ALBION — Central Noble Cougars, Class 2A girls basketball state champions. It sounds good. It even feels good.
And there was so much to it. It wasn’t as simple as bringing two girls back who are drawing NCAA Division I interest.
Trust me, having Sydney Freeman and Meleah Leatherman is significant. They consistently make big plays, and made it manageable to play in the Northeast Corner Conference and grow from it. Leatherman had a big edge in the center matchup throughout the entire postseason.
But those two talented girls alone did not guarantee anything. Defense and conditioning completed the formula. So many moments also made it possible.
There was the talk from CN athletic director Tyler Schuller prior to practice on Dec. 23 after the loss at Wawasee. There were major moves made by coach Josh Treesh and his assistants, from the need to play underclassmen Lydia Andrews, Jocelyn Winebrenner and Maddi Bremer more after the NECC Tournament to how the coaching staff navigated through the second quarter of the semistate game with Frankton on Feb. 17 to keep Leatherman in the game despite her picking up her second foul with a minute and a half left in the first quarter.
There were freshmen in Andrews and Bridgette Gray who grew up and even overcame some tough times.
There was a weak foul against the Cougars in the state championship game that ticked them off to the point where a run followed. There was a community that helped push the Cougars through and a father with a heart of gold who revved it up with his positive energy.
And there were breaks along the way, and CN capitalized while making some of its own breaks. Better matchups unfolded than what was expected. And remember when Butler-bound star Aly Reiff from Whitko fouled out late in the 2017 Class 2A Central Noble Sectional final? Things really took off from there.
There was a business-like approach and a confidence about the Cougars to handle the bigger stages and surprising developments. They did not get carried away when they saw Hammond Bishop Noll instead of North Judson in the Winamac Regional final and saw Frankton instead of Oak Hill in the Logansport Semistate, but they knew they had what it takes to beat those unexpected teams.
In that approach, the Cougars were the better conditioned team, even with the bench getting shorter on the way to the state championship game. They picked their spots to press and got out in transition when the situation presented itself.
Central Noble was the ultimate second-half shark during this postseason journey. It grabbed an advantage and swarmed and attacked even further when it saw blood in the water. The defense put pressure on the opposition and took a toll over four quarters. The “One” in burgundy and white was bouncing until the end and became too much for the opposition to overcome from the basketball court to the upper reaches of the crowd.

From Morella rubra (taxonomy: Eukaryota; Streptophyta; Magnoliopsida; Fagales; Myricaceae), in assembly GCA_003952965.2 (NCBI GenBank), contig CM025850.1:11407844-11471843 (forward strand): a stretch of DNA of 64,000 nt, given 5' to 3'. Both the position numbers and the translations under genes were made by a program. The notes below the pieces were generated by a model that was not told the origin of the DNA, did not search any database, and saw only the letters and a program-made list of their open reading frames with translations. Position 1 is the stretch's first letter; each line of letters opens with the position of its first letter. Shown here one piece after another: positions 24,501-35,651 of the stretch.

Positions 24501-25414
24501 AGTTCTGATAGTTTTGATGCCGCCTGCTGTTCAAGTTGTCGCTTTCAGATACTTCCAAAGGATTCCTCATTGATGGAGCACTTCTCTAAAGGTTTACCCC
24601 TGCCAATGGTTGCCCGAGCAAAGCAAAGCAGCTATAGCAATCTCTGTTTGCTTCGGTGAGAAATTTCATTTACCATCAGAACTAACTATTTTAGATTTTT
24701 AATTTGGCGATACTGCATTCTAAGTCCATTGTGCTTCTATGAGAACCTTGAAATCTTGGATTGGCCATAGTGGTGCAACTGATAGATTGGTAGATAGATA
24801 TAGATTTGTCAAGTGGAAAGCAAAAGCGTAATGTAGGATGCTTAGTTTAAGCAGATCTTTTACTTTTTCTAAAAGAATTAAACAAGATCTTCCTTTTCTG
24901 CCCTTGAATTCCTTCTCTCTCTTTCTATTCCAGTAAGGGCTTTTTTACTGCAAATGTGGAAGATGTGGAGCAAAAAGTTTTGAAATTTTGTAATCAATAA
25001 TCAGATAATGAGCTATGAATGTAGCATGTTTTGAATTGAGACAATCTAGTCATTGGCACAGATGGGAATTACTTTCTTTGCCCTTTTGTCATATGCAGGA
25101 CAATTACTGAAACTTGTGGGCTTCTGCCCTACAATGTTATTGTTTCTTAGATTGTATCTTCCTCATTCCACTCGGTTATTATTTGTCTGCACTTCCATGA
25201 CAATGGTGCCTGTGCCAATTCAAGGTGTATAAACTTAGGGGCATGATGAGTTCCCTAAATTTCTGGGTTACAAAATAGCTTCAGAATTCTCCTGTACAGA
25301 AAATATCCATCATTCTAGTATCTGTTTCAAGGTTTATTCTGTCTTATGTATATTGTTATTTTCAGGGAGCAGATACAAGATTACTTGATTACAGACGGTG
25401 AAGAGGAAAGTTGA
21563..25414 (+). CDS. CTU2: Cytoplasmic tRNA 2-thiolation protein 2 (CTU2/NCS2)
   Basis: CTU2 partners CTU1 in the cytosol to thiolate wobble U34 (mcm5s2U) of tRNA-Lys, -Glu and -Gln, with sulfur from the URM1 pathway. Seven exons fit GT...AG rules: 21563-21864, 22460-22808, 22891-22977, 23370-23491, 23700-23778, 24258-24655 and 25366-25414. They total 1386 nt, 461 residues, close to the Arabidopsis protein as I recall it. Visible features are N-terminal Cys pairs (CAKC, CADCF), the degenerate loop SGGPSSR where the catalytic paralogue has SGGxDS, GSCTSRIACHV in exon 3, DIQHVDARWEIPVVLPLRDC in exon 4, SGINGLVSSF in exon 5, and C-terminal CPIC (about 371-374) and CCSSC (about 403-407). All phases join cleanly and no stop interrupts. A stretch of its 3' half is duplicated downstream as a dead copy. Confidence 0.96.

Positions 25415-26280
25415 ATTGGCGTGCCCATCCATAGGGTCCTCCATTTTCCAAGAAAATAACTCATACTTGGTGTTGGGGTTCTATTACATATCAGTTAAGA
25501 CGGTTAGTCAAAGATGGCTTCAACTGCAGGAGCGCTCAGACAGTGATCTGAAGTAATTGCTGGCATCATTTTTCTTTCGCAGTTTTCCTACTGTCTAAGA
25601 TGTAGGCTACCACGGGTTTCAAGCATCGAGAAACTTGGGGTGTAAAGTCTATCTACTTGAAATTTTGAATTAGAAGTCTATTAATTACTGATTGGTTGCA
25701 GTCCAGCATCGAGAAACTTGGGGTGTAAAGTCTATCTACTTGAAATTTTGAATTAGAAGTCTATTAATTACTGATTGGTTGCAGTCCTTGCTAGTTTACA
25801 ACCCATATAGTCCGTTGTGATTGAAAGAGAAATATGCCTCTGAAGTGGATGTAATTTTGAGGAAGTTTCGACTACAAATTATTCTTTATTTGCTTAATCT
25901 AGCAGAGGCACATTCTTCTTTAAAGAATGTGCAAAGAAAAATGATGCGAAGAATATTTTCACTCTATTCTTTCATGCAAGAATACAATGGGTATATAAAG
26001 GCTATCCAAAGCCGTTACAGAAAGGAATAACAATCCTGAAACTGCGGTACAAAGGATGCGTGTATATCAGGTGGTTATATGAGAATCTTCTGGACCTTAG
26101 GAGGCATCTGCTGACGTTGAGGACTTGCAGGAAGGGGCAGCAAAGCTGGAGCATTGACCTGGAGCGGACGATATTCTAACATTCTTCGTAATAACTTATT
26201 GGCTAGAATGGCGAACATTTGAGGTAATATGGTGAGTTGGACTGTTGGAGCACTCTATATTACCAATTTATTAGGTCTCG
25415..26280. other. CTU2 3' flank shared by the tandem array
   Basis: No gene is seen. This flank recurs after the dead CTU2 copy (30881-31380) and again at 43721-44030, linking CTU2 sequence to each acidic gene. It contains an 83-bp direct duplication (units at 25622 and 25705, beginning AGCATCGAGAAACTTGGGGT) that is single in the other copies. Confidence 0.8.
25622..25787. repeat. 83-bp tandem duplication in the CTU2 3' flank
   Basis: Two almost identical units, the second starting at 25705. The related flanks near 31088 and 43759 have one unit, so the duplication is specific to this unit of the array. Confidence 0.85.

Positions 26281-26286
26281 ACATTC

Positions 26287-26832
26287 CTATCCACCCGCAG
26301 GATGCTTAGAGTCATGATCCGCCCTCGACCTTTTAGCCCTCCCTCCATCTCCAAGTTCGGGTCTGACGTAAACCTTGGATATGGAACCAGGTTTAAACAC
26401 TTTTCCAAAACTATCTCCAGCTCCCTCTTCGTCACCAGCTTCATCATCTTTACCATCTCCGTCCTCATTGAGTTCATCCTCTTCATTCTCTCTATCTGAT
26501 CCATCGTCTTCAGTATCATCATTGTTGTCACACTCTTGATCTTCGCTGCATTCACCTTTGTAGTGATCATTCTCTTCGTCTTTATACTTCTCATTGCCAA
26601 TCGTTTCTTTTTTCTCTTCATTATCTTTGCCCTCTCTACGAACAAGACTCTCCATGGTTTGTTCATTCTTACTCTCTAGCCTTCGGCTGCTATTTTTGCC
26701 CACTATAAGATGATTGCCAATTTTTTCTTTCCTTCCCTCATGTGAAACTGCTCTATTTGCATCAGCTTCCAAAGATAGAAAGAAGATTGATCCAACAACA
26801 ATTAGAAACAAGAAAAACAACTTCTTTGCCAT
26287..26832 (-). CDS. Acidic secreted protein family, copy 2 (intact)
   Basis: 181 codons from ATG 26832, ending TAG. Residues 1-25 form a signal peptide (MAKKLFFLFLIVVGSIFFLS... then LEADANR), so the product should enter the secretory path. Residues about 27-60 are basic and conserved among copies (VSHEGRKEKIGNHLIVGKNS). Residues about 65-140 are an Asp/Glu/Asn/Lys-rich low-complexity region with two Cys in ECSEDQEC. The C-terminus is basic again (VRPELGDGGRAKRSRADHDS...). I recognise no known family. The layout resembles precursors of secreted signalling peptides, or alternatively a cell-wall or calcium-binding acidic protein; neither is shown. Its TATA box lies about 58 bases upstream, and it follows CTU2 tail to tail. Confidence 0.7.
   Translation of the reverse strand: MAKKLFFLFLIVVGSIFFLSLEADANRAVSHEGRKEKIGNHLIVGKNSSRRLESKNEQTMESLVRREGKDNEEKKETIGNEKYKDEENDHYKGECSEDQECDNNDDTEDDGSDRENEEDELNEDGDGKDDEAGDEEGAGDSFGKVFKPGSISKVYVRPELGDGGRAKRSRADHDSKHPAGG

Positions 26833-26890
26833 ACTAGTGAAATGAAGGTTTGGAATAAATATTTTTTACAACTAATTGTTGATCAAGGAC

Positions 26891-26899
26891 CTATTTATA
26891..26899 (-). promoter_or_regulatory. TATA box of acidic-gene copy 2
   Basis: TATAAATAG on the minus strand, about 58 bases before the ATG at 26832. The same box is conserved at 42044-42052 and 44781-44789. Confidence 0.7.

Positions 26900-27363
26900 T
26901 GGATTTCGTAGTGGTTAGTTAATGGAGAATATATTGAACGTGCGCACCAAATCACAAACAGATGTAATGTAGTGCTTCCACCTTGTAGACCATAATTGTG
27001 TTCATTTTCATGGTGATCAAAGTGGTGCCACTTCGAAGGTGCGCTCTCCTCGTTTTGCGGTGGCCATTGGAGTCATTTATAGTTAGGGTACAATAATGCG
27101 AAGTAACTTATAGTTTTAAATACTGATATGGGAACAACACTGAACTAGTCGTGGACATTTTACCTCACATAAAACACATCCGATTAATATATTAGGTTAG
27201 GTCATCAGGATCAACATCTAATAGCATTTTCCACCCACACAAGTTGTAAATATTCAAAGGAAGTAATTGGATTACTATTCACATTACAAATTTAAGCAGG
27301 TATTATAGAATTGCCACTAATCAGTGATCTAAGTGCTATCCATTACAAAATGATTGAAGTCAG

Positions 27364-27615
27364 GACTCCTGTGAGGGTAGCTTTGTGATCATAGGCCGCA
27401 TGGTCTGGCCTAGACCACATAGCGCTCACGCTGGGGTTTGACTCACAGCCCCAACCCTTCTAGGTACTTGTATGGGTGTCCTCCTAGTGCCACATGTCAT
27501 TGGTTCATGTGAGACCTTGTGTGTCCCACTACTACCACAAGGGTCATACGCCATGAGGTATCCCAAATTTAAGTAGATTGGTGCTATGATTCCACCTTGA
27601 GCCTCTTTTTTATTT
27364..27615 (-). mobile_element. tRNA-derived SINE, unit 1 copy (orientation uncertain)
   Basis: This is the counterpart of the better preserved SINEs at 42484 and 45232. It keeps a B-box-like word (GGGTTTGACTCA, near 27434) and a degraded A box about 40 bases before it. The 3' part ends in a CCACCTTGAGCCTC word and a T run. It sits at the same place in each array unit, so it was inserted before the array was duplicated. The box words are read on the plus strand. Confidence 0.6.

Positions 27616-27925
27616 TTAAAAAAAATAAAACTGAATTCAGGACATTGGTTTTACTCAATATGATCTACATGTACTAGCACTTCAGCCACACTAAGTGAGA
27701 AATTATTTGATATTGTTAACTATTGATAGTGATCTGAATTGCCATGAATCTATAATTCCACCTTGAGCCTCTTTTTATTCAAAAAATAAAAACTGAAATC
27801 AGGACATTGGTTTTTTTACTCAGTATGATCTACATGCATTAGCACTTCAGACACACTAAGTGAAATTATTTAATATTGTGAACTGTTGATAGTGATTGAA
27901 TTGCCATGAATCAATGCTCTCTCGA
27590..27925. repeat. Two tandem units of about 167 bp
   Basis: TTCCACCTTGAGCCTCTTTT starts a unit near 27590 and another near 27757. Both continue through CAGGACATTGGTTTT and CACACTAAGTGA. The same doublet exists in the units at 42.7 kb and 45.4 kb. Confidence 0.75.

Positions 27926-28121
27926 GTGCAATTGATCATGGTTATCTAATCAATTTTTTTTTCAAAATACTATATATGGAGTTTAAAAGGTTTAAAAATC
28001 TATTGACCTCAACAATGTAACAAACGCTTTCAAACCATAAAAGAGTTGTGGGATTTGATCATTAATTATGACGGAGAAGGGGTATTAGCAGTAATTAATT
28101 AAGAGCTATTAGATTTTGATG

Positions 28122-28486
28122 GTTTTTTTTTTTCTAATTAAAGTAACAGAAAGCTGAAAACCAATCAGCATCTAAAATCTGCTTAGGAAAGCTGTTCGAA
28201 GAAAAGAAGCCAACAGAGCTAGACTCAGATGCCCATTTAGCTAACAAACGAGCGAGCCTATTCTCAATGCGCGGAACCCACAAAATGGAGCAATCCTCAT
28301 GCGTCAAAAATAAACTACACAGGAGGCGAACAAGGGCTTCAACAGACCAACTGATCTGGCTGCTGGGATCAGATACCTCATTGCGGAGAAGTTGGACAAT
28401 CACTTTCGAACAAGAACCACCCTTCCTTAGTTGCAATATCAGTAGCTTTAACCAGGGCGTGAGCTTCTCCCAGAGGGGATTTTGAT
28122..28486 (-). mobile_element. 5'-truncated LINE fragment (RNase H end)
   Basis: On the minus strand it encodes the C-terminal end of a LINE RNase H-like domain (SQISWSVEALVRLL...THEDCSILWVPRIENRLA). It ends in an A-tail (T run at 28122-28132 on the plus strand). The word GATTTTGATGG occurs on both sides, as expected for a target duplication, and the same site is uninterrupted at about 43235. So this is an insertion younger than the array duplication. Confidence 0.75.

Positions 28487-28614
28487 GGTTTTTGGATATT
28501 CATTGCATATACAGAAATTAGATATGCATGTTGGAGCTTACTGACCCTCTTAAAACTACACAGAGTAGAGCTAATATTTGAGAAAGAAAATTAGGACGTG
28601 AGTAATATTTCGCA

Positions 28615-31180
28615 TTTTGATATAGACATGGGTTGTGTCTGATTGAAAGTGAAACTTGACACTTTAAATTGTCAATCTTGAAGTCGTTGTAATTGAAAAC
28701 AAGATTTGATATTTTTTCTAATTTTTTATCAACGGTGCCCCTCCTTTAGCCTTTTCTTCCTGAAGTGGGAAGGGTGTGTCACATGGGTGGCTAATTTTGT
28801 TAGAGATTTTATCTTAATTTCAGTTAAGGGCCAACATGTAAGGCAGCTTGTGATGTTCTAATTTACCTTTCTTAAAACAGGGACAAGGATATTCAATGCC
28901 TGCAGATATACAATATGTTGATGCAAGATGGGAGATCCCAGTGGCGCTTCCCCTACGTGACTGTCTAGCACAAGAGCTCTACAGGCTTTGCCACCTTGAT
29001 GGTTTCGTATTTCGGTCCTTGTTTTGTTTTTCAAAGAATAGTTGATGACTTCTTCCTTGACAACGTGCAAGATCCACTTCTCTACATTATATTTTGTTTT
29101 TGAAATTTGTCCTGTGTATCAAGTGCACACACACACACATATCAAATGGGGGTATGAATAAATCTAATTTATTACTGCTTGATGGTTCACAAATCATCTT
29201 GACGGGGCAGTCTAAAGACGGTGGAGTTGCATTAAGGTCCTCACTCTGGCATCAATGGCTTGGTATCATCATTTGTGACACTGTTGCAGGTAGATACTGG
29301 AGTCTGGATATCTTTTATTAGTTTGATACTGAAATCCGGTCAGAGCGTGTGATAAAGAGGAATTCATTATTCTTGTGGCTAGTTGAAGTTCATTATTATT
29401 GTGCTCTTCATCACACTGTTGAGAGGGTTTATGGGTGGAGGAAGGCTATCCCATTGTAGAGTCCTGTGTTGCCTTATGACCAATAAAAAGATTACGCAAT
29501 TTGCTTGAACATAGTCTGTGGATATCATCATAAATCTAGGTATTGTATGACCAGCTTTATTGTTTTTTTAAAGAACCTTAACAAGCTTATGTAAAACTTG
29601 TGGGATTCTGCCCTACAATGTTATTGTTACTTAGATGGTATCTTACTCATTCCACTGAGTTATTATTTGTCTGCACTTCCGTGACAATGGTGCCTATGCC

The NECC is pretty much a Class 2A conference. It’s typically not as talented as the other conferences nearby, but it can help the smaller school programs if you have enough talent and the right personnel. If you don’t, the league can devour you and take away your drive and confidence before you really need it.
One example I saw first-hand was Dan Callahan’s Fremont football teams in the late 1990s and early 2000s. They had about 45 kids, were strong up front, and had running backs run for around 2,000 yards in a season. They would compete with the top teams in the NECC at the time, including Angola and Eastside. Fremont might not have won all the time against the league’s top teams, but it would help the Eagles down the road. And they would have decent runs to sectional finals.
The NECC did the same thing this past season for the CN girls cagers, and I don’t recall the conference ever being this deep in quality for girls basketball. Angola wore the Cougars down twice. Fairfield blew them out at home. Central Noble won a lot of tough league games along the way, as well as a couple close contests outside of the NECC.
The NECC made the Cougars tougher and better. It had a lot to do with them winning all 15 of their games against Class 2A opponents this past season.
And lastly, I’d be wrong to not recognize Dennis Leatherman, Meleah’s father, for his incredible energy and support. I’m pretty sure he does not want this because he would rather fall in the background. Sometimes, a parent of a student-athlete with NCAA Division I capabilities can be a problem. Dennis is the opposite from what some people at Central Noble have told me. His cheerleading brings the Central Noble community together. It’s powerful and it’s special.
“The way he orchestrates cheers, that’s awesome,” Cougars coach Josh Treesh said last Thursday. “The ADs (athletic directors) from the other schools and the other communities love it.
“He is always supporting the coaches, and helps other people who do not always agree with everything we do.”
Many moments and many role players on and off the court made Central Noble’s girls basketball team a state champion.